Justin said...


always is a funny word. i'm sure there are people on the street that might beg to differ. I think we need to be careful saying things like that, because we don't know the situations of those around us. That could be really offensive or be another turn off towards christianity.

gavin richardson said...

great perspective phil, and i amazed by the generosity of the church. i wish we could react like that more often.

Anonymous said...

Phil, you know I remember it very well. Lots of good sunday lunches @ chucks (even though the service was average). Justin, give it a rest.

Justin said...


I'm not sure why what I said offended you so much as to tell me to "give it a rest". I'd appreciate your feelings on the matter.

mundiejc AT gmail DOT com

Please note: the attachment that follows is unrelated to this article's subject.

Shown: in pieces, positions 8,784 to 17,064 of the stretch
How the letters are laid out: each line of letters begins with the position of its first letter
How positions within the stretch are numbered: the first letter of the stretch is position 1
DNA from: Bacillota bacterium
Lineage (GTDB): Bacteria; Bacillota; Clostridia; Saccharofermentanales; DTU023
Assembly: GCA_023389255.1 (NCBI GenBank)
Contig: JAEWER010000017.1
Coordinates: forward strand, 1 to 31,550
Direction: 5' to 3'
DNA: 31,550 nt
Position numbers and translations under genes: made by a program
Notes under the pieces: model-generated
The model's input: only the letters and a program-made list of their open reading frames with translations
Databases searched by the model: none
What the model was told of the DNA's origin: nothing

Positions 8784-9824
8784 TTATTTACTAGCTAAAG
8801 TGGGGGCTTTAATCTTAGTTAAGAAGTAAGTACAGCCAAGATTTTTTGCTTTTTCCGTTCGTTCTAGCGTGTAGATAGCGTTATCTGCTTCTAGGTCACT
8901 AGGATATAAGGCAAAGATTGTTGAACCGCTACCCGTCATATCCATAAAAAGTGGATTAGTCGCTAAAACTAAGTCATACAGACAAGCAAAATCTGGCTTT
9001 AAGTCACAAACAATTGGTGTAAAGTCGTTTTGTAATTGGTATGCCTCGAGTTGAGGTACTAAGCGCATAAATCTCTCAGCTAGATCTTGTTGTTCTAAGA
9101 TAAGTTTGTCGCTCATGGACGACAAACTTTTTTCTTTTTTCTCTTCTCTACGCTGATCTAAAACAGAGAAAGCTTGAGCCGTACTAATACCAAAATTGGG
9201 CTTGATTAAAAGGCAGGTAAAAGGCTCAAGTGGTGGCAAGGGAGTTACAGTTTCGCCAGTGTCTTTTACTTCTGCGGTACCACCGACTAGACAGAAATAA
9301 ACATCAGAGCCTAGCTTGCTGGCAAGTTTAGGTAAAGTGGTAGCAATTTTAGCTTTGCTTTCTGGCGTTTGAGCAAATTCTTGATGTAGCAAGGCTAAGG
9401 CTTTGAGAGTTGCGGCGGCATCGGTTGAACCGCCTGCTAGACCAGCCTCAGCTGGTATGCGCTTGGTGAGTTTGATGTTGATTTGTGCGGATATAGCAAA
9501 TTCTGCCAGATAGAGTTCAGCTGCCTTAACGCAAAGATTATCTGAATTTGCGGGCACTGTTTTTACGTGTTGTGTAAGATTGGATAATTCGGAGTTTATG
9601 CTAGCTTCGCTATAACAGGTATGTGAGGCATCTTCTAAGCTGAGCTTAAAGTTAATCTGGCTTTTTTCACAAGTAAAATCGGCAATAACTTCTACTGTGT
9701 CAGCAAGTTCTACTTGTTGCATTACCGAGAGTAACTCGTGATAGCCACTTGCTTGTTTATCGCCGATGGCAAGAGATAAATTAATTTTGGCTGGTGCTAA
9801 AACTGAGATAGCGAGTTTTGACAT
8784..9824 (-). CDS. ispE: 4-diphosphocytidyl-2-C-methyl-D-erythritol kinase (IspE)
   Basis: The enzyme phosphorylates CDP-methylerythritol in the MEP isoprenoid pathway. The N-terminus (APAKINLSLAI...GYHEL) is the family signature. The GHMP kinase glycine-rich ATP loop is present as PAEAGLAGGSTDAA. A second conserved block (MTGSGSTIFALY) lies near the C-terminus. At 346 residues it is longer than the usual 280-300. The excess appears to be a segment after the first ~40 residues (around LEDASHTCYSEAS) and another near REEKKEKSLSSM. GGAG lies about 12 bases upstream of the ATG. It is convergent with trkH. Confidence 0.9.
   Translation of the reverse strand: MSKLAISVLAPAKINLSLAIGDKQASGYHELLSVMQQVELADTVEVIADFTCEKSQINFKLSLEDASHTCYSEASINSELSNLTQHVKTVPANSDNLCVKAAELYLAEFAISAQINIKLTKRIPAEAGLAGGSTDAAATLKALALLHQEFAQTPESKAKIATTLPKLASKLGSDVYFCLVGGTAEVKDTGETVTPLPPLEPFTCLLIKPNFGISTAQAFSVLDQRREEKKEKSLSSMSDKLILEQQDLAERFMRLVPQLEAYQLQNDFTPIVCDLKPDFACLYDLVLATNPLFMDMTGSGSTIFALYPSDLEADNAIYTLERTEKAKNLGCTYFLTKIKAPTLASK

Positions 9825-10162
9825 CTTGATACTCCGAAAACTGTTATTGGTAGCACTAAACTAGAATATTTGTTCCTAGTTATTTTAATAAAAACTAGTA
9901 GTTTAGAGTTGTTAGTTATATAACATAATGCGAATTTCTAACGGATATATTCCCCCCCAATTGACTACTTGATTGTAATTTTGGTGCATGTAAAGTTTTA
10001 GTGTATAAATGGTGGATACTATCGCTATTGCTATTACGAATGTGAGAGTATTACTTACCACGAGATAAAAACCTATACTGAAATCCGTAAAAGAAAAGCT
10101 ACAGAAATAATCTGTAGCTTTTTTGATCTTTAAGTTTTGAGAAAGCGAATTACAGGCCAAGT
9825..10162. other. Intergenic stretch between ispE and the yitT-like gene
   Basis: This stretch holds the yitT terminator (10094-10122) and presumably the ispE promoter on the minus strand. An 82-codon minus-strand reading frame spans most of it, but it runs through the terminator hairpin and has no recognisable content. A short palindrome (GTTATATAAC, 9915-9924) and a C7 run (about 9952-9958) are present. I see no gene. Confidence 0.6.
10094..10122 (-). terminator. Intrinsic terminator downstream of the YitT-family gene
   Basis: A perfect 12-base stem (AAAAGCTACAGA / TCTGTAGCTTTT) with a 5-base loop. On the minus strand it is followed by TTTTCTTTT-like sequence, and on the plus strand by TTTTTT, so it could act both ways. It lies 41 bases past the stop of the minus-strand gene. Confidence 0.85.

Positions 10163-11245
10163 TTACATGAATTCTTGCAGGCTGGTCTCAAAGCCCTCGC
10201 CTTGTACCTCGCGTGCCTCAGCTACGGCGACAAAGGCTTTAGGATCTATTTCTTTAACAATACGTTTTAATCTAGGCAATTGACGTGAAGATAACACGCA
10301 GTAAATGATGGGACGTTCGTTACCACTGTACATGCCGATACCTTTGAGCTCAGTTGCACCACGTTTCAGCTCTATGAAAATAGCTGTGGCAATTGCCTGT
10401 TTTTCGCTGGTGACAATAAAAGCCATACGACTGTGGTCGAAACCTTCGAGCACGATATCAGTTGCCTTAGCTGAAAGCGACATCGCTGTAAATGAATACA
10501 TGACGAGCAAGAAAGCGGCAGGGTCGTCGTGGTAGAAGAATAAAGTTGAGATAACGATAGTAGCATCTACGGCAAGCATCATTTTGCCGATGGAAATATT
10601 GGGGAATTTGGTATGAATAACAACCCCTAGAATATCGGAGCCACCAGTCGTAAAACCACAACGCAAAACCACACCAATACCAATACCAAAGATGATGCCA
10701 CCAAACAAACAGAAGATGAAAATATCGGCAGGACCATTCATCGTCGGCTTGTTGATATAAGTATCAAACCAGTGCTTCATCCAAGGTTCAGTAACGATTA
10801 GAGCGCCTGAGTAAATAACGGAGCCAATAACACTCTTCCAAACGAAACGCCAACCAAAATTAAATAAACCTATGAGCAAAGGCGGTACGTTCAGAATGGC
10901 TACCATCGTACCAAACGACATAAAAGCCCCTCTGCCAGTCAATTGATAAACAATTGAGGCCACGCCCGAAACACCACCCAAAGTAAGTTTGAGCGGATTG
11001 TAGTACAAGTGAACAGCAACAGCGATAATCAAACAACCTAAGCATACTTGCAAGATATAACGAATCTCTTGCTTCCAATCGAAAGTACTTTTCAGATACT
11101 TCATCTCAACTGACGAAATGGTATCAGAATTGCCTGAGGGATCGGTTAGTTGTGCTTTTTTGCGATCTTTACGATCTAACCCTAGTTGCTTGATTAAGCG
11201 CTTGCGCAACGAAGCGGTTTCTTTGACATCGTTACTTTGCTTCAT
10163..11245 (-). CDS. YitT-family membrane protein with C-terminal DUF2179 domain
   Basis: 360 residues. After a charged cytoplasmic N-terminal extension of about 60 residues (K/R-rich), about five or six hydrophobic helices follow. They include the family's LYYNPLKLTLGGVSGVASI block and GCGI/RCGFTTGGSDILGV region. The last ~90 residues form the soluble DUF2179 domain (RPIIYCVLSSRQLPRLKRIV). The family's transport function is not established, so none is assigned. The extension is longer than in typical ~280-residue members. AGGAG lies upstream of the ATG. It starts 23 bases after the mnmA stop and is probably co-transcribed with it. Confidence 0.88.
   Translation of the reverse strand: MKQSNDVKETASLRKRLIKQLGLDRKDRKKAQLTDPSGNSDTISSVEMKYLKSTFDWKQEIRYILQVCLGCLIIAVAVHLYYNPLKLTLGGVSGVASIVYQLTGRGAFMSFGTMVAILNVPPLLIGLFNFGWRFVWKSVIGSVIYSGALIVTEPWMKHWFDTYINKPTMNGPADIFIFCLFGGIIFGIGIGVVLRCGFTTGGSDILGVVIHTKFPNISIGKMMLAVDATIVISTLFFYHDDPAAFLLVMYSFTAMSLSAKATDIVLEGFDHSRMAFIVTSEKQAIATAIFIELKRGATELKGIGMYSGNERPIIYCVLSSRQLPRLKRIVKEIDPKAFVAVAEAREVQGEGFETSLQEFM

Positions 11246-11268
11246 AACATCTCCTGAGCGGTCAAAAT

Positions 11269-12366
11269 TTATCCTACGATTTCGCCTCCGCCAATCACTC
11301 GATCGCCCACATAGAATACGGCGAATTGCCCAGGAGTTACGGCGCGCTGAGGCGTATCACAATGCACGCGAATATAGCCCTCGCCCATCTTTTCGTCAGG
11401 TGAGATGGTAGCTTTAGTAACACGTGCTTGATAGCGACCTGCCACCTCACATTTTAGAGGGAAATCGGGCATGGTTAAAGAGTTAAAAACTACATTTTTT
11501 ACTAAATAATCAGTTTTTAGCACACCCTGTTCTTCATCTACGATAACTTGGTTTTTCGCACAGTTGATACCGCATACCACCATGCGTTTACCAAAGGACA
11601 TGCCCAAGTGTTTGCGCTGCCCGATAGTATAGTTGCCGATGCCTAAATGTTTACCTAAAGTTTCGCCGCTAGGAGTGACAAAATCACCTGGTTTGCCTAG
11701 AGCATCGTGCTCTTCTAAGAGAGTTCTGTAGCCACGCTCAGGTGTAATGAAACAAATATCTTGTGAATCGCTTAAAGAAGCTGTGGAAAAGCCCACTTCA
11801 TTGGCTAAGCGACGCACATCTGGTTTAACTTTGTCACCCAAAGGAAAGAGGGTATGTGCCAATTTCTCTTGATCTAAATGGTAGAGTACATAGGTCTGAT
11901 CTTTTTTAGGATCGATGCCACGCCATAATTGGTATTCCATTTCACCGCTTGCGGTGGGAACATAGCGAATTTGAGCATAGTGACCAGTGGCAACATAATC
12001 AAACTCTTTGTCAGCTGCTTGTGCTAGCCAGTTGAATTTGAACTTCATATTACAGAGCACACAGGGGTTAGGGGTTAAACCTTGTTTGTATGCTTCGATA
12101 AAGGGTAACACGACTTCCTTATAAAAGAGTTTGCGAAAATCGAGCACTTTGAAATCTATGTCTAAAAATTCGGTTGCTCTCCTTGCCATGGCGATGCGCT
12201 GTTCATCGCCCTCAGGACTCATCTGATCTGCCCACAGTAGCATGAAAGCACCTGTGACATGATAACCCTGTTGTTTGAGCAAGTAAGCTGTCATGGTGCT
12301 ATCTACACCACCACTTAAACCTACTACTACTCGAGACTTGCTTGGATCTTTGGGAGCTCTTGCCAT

Dennis said...

I appreciate your story. I think it is so helpful to others to see your perspective when dealing with life's curveballs. When I saw the date on your post I couldn't believe it. On that exact same day, I wrote about my difficult time in my post called "Extruded" on I'm really enjoying your blog. Keep up the good work. Dennis

Amy said...

Wow, Phil. I'm sorry I missed reading this the first time around, but thank you for sharing your story. I can see how this was both the most and least faith affirming experience for you.

It is beautiful how our family takes care of us, even when it is difficult being on the receiving end.

GingerSnaps said...

As you know, I've been through this a couple of times, too. God showed Himself through His people. It has been amazing. I'm still struggling, too, but light is at the end of the tunnel.